Aug 24, 2018

Nurse Brings Big Picture Mindset to School Board

Tracey Smith, DNP, PHCNS-BC, MS, is associate professor of family and community medicine and director of population health and community outreach at Southern Illinois University School of Medicine. She is vice president of the Carlinville, Ill., school board. Photo credit: Carrie Harris Photography.

When nurse Tracey Smith, DNP, MS, PHCNS-BC, began thinking about board service, it didn’t occur to her that the local school board could use her talents. But while serving on the board of the Carlinville Area Hospital in Illinois, she began collaborating with her city’s superintendent of schools to address student health. The school board president recognized the value of Smith’s nursing perspective, and in 2015, invited her to apply for an open board position. By then, she realized that having a nurse serve on a school board made perfect sense.

Since joining that Carlinville school board, Smith has found no shortage of ways to contribute. In conversations about how schools should handle student anxiety and medication, she has helped board members step back to consider what schools should look for when hiring a school nurse. In debates about recess, she has advocated that students with anxiety and attention deficit hyperactivity disorder should not be denied the opportunity to be active or outside.

“I bring the conversation back to the science,” says Smith, associate professor of family and community medicine at Southern Illinois University School of Medicine. Smith explains that her research-based perspective can ground conversations when personal opinions conflict.

In addition to understanding the science, nurses are particularly suited for addressing the health challenges schools face, Smith believes, because they take a systems approach. “Nurses are required to study the relationship between community and health,” Smith says, “so they bring a very important big picture mindset.”

Sometimes seeing the big picture actually requires focusing on a single objective. In debates about physical education, for example, Smith says the discussion can get bogged down in distracting issues such as the rules about what students should wear. “In a case like this,” says Smith, “my contribution is to remind everyone of the physical outcome we want. Kids need to be more active, so how can we make that happen at school?”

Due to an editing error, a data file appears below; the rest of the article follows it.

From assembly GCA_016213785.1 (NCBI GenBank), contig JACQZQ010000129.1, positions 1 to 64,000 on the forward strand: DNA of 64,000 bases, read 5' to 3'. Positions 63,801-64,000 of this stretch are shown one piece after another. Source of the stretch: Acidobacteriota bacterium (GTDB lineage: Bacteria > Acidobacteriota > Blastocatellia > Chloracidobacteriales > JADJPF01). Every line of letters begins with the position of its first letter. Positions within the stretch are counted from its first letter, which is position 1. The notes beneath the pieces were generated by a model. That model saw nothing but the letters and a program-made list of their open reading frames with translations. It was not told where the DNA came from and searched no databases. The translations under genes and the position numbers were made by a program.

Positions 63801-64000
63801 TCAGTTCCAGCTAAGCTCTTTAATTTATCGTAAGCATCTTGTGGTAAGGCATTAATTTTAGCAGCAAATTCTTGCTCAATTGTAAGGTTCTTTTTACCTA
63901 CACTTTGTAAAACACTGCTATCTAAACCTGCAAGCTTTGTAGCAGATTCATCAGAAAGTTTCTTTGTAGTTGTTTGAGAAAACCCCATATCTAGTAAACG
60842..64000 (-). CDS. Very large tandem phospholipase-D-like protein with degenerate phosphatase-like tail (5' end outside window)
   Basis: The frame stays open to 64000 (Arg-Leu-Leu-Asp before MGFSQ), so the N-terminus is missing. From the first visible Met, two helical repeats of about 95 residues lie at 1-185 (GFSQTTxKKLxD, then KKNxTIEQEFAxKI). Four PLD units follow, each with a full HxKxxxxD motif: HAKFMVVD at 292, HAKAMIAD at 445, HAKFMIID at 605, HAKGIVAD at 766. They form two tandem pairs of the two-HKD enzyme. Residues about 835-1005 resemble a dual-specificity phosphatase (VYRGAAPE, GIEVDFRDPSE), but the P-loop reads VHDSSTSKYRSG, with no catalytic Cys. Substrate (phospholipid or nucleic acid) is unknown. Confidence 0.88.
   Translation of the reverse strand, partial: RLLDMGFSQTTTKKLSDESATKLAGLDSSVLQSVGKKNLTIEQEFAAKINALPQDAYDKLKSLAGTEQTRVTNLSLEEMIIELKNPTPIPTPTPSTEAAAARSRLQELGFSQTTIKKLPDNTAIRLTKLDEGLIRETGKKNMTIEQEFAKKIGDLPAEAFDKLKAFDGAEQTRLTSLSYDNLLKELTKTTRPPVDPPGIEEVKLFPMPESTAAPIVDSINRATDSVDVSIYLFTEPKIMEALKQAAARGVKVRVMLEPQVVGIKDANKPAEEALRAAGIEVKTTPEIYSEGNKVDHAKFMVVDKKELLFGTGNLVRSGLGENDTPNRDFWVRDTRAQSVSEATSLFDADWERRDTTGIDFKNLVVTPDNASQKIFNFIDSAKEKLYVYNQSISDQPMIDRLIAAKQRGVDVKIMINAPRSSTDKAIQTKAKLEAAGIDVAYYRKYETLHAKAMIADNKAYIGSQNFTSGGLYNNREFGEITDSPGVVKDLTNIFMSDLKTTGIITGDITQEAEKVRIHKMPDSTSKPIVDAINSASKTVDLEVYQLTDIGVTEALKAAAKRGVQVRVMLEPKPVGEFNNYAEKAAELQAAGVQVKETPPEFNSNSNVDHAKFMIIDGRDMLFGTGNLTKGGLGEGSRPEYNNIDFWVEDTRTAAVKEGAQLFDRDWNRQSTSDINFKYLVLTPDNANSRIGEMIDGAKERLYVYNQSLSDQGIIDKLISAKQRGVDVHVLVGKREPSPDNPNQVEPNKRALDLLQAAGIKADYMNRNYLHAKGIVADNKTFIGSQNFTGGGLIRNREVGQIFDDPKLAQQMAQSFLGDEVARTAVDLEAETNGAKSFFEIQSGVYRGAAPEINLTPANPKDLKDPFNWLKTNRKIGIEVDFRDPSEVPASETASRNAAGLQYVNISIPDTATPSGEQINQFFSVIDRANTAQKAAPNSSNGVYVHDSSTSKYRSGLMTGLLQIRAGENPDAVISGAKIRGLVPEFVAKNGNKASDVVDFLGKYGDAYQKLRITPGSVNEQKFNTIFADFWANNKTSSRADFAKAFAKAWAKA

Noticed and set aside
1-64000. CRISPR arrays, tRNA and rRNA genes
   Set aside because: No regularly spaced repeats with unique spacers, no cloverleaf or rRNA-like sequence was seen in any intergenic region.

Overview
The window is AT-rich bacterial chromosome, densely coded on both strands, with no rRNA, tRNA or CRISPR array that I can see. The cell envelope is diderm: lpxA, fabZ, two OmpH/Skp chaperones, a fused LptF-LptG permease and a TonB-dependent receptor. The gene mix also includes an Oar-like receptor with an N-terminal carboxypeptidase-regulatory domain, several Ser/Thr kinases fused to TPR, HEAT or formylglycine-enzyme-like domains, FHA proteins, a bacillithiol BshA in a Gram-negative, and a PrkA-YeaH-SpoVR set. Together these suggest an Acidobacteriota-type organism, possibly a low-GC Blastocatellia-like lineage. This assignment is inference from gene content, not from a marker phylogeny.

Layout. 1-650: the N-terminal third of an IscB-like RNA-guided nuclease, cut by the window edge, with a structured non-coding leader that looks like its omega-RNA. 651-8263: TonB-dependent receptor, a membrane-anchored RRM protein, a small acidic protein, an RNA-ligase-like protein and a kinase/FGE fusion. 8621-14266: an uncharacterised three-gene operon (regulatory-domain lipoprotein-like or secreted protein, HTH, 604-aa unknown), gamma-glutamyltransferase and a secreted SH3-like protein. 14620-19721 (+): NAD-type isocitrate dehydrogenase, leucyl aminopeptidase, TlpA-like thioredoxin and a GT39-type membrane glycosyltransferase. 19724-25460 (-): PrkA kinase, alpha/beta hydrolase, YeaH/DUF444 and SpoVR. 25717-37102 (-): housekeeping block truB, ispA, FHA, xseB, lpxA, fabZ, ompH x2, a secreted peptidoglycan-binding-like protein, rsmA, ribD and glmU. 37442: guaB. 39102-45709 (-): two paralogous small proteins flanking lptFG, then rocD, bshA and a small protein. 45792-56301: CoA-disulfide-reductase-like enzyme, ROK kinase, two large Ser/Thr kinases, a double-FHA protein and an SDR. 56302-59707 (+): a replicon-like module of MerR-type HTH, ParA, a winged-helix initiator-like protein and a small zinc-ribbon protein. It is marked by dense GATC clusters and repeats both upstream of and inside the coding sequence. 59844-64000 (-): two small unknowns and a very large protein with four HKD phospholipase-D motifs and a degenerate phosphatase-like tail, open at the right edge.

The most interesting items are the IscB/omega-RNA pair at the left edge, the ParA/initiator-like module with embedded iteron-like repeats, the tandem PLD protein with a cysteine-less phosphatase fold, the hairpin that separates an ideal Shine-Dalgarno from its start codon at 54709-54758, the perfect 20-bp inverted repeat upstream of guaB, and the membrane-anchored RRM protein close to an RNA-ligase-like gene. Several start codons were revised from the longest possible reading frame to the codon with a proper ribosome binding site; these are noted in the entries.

At other times, a systems approach requires stepping back to see all the moving parts. Smith says this approach is useful in dealing with the complex issue of trauma. “As a nurse, I know to look at the whole child and to include the family,” Smith says, “because in nursing, we take a holistic view of how family and community affect health.” For kids who have experienced trauma, Smith argues for bringing in the right mental health professionals and for training teachers and administrators in trauma-informed approaches to education. “These approaches should include having knowledge of families and a willingness to collaborate with them,” Smith adds.

Of her future plans as a school board member, Smith says she hopes to improve health care-related professional and vocational training in Carlinville schools. The effort could be a win-win for students and for a community in need of more health care personnel. To this end, she worked with the Carlinville Area Hospital to develop the High School to Health Care Club, which allows students to participate in training and shadow selected health care professionals.

This kind of planning, explains Smith, is an example of the value big picture thinking can bring to school boards, especially in rural areas. “We need people like me to help bridge these worlds,” she says, “because we don’t want to lose kids to the city, and no one wants to live in an area without health care.”